Ag Flyers’ Group Asks Drone Operators To Beware Of Low-Flying Aircraft

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The National Agricultural Aviation Association (NAAA) has appealed to operators of unmanned aircraft (UAs) to “be mindful” of the vulnerability of low-flying aircraft flying aerial applications missions. “With Russia’s invasion of Ukraine restricting a huge portion of the world’s food supply,” said NAAA CEO Andrew Moore, “we cannot afford even a small disruption in the nation’s food supply chain. Agricultural aviators deliver nutrients, seeds and crop protection products to crops that will become consumers’ food and fiber supply in the U.S. and around the world. Their work cannot be delayed because of an unmanned aircraft not yielding to them, as is required by law.”

Agricultural aviators, who treat 127 million acres of cropland in the United States each year, fly as low as 10 feet off the ground, sharing airspace with UAs that are restricted by law to altitudes less than 400 feet above the surface. The association cited a test conducted by stakeholders including the Colorado Agricultural Aviation Association and other manned and unmanned aircraft organizations. The test showed that pilots were unable to continuously visually track a 28-inch-wide unmanned aircraft when flying at regular speeds. “While they might be spotted for a second,” NAAA wrote, “UAs are not constantly visible to pilots, meaning it is up to the drone operator to avoid a collision.”

NAAA recommends that unmanned aircraft operators:

Give the right of way to a manned aircraft; Equip drones with tracking technology, such as ADS-B In; Get certified and well-trained in operating an unmanned aircraft; Contact local consult AgAviation.org/findapplicator before flying their drones; Equip UAs with visible strobe lights and high visibility marking; Carry UA liability insurance; and “Land your unmanned aircraft immediately when a low-flying aircraft is nearby.”

Mark Phelps is a senior editor at AVweb. He is an instrument rated private pilot and former owner of a Grumman American AA1B and a V-tail Bonanza.

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4 COMMENTS

  1. RemoteID could help AG pilots determine before a flight if there’s a drone operating nearby but there will still be drones flying without it. I used to fly forest fires in a Cessna A185F spotter plan and I encountered drones illegally at the scene of a fire a couple of times. They are impossible to see from an airplane traveling at 80 – 90 kts while banking and circling. Drone operators could make it safer for manned aircraft by using a LAANC compatible service to identify their operations area beforehand. Many of them do now as demonstrated by the number of DNOTAMs but not most. A drone operator stands to lose about $1,500 but the manned aircraft pilot stands to lose his/her life.

  2. As both a private pilot, licensed UAS pilot, and a r/c hobby pilot, I can look at both sides of this. Agreed – they’d be almost impossible to see. Even ‘full scale’ airplanes can be tough to spot, much of the time. A collision with a drone could be catastrophic, or fatal. I sincerely hope there’s no one sick enough to do that on purpose. IF the perpetrator was caught, I’d guess the penalties could be much stiffer than $1500 – most likely, be ‘made an example of’.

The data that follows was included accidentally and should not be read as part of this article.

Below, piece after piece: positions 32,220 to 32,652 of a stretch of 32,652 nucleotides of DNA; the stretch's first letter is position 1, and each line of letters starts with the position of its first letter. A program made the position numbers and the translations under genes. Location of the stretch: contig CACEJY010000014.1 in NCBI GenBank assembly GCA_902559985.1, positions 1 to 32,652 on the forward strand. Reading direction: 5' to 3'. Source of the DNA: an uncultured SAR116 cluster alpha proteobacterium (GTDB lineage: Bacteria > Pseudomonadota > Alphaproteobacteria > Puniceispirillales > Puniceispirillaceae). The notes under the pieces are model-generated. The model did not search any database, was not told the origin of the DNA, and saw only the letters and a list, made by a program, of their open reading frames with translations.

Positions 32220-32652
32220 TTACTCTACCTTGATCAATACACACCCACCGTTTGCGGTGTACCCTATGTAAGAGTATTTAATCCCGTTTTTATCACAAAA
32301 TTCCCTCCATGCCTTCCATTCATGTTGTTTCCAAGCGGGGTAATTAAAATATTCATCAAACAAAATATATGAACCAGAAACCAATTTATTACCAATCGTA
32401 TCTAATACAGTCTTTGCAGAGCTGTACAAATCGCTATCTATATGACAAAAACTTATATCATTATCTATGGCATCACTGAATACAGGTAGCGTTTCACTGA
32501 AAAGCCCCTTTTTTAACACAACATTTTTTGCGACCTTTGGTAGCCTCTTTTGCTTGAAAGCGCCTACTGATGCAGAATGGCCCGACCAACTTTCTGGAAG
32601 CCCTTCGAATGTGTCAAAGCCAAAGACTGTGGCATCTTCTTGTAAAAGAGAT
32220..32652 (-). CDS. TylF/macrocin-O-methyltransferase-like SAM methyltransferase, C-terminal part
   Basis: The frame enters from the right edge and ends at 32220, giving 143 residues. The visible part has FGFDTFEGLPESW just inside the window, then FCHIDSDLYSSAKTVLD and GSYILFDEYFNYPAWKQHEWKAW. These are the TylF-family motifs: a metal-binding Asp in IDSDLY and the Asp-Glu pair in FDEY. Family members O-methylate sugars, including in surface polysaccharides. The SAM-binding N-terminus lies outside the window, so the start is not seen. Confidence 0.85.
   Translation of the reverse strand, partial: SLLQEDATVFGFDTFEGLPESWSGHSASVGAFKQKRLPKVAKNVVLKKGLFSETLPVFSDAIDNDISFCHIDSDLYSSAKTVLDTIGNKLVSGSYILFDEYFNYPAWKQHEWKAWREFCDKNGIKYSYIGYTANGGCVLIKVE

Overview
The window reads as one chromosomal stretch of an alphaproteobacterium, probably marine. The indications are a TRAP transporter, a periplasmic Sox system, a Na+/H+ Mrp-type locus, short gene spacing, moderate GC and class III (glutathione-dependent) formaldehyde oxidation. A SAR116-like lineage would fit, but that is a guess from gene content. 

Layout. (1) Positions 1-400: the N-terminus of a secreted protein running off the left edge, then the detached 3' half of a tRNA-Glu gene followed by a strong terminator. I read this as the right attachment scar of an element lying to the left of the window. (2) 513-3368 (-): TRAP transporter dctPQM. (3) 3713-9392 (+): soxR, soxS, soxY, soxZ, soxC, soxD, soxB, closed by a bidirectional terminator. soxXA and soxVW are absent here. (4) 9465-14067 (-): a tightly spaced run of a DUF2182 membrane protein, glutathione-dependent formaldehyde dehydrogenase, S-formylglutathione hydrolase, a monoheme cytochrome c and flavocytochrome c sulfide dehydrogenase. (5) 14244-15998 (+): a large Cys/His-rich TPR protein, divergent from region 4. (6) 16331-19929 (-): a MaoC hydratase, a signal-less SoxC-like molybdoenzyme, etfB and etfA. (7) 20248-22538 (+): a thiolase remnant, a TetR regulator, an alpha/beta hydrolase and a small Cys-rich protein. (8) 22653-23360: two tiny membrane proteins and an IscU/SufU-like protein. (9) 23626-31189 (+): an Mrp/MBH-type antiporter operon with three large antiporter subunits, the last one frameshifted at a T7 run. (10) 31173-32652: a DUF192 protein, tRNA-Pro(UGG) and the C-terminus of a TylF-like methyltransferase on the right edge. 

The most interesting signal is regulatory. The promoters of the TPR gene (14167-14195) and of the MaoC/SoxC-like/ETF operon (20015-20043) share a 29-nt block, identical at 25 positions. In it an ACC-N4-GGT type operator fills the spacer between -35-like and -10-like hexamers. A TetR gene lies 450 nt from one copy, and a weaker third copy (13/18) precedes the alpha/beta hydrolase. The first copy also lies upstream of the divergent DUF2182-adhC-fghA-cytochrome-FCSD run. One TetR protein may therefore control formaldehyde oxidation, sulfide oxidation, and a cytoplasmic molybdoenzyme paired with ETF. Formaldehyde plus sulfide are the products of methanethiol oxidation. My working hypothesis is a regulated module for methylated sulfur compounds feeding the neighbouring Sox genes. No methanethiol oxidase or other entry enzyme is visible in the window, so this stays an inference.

ADS-B for ‘drones’ would make actually sense: but that’s NOT what the FAA (and others) wrote into the latest rules. Instead, it’s some yet-to-be fully defined, internet-linked, ‘remote ID’ which will be totally distinct from ADS-B, and was created not for direct aircraft safety, but created as a law enforcement tool. (i.e. catch the guy who’s buzzing the football stadium)
    If you want to see the drone signals (when that finally gets defined), you’ll need another piece of electronics (yet to be created) in your aircraft; and that’s assuming that the owner had added ‘remote ID’ to his drone (because NONE of them have it currently).
    FWIW, ‘drones’ are not necessarily restricted to 400 feet – now it’s, generally, any class G airspace. And, LAANC only applies to controlled airspace (e.g. in the vicinity of a controlled airport.) It doesn’t apply to someone flying over some farm field out in the country.
    Maybe the best solution would be to put drone-proof windshields in ag planes – that’d keep the stray goose or crow from coming through, as well.

  3. I’ve been building and flying radio-controlled model airplanes since 1963. In the mid-1970’s, I obtained a private pilot’s license via the GI Bill and flew a Cherokee Arrow II for a few years until I could no longer afford it. I don’t know why, but I’ve loved aviation since I was a toddler. If I hear an airplane flying nearby, I’m going to try to put my eyes on it before it gets out of sight. Most of my model airplanes are miniature versions of full-scale fixed-wing planes. In the 59 years that I’ve flown radio-controlled models, none of my planes have been anywhere near a full-scale aircraft. I’ve been a member of the Academy of Model Aeronautics (AMA) and the local AMA flying club most of my adult life. All of our club members fly fixed-wing airplanes, a few fly model helicopters, and only one or two fly quadcopters. We don’t use the word “drone”. Anyone can “fly” a drone since it can basically fly itself. Our model airplanes and helicopters require skill to fly and must remain within our line-of-sight for us to control them. We’re airplane people. I can assure you that if you’re dusting a field near us, we’re going to park our planes and watch you make those low passes and tight turns.